The theory of origin and "natural history" of the dermal nevus has derived in recent years from studies based on microscopic examination of nevus collections as correlated with age. Because the junctional nevus develops frequently in childhood and rarely in later life, it has been assumed that junctional activity must give rise to the dermal nevus by the process of "abtropfung." While this is possible, it is not the only explanation for the development. Two alternative explanations are that the junctional nevus simply disappears or that a new dermal nevus population arises later in life. Possibly both of these alternatives may be valid and may contribute to the vital statistics of the nevus population. It is always difficult to give dynamic interpretations to static observations without consideration of all appropriate possibilities, and the limitations of such data will be emphasized in the following paragraphs.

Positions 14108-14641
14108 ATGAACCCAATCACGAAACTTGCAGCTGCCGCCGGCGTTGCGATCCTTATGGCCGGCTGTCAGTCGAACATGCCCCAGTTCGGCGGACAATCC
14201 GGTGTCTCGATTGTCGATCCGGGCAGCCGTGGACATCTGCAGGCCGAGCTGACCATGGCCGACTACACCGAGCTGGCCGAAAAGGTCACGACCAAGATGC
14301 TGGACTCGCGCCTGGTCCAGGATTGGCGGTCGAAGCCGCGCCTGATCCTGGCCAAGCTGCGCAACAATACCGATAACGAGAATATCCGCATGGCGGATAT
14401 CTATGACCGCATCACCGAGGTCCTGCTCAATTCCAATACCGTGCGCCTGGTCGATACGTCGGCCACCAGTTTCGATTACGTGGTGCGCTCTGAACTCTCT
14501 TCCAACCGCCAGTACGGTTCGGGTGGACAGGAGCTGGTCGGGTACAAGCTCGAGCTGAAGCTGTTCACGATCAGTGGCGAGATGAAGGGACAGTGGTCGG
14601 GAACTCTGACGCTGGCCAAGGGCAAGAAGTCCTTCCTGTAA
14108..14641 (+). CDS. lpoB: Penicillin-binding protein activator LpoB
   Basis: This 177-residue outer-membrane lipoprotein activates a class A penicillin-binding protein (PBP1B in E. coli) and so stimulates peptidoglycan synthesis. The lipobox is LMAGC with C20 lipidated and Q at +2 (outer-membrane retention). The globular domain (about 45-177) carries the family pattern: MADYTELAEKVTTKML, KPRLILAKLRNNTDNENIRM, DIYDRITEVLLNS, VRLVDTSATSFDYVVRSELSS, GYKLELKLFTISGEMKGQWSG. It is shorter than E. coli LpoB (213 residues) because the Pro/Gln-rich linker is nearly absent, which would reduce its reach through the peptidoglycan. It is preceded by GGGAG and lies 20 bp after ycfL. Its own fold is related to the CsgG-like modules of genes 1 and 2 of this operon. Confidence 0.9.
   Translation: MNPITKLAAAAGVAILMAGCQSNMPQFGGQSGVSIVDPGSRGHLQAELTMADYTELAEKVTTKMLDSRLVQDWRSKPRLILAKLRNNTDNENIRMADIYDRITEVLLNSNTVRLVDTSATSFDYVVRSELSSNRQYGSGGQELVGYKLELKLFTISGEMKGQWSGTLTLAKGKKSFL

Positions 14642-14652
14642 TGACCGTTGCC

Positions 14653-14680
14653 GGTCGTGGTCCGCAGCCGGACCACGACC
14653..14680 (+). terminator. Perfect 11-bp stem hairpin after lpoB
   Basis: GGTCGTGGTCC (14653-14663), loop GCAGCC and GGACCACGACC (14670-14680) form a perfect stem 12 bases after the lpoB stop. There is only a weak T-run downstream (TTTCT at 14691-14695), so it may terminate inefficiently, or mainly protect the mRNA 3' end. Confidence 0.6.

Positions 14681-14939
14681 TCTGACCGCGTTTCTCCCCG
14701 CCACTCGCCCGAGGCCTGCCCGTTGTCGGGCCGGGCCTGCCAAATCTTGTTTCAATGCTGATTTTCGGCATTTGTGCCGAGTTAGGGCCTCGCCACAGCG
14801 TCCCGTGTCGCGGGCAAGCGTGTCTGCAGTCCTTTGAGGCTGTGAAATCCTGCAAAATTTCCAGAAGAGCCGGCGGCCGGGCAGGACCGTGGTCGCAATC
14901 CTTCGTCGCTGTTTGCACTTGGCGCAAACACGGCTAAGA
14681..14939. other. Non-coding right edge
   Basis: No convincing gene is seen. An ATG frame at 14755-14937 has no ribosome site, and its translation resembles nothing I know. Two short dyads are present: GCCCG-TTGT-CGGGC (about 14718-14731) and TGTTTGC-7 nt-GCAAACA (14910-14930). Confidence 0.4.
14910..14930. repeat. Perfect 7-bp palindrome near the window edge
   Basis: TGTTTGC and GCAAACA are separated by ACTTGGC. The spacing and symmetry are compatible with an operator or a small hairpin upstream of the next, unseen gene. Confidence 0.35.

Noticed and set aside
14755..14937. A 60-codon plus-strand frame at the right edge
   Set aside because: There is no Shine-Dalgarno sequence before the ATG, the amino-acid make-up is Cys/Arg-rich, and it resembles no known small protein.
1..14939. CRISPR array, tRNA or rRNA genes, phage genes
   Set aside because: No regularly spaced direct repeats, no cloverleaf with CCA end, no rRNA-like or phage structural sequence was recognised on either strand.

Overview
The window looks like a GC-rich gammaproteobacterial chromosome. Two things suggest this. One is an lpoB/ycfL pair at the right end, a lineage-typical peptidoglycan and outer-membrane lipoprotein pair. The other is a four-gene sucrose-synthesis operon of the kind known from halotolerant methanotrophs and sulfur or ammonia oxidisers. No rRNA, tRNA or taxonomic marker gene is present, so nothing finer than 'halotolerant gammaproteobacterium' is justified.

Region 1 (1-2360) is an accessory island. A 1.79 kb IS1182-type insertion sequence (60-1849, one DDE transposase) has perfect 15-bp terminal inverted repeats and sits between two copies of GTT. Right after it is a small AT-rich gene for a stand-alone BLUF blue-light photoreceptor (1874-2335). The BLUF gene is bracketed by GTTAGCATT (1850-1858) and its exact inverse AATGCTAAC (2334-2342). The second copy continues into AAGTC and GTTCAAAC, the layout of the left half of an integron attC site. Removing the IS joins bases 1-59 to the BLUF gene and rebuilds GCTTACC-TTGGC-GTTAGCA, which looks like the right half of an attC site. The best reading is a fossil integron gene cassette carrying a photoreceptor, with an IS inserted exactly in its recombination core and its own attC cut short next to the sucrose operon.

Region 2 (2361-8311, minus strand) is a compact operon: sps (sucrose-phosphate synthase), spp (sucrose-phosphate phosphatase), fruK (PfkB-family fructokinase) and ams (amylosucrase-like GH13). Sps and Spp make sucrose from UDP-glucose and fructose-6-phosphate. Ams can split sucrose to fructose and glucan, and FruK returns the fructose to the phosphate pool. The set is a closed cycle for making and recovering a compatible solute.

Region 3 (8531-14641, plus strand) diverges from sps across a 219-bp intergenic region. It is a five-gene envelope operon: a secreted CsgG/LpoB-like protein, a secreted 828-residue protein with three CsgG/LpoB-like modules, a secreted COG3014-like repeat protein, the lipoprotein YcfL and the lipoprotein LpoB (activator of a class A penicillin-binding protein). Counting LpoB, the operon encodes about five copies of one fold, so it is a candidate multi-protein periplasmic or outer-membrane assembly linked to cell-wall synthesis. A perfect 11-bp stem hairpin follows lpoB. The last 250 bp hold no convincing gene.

In 1949 Lund and Stobbe1
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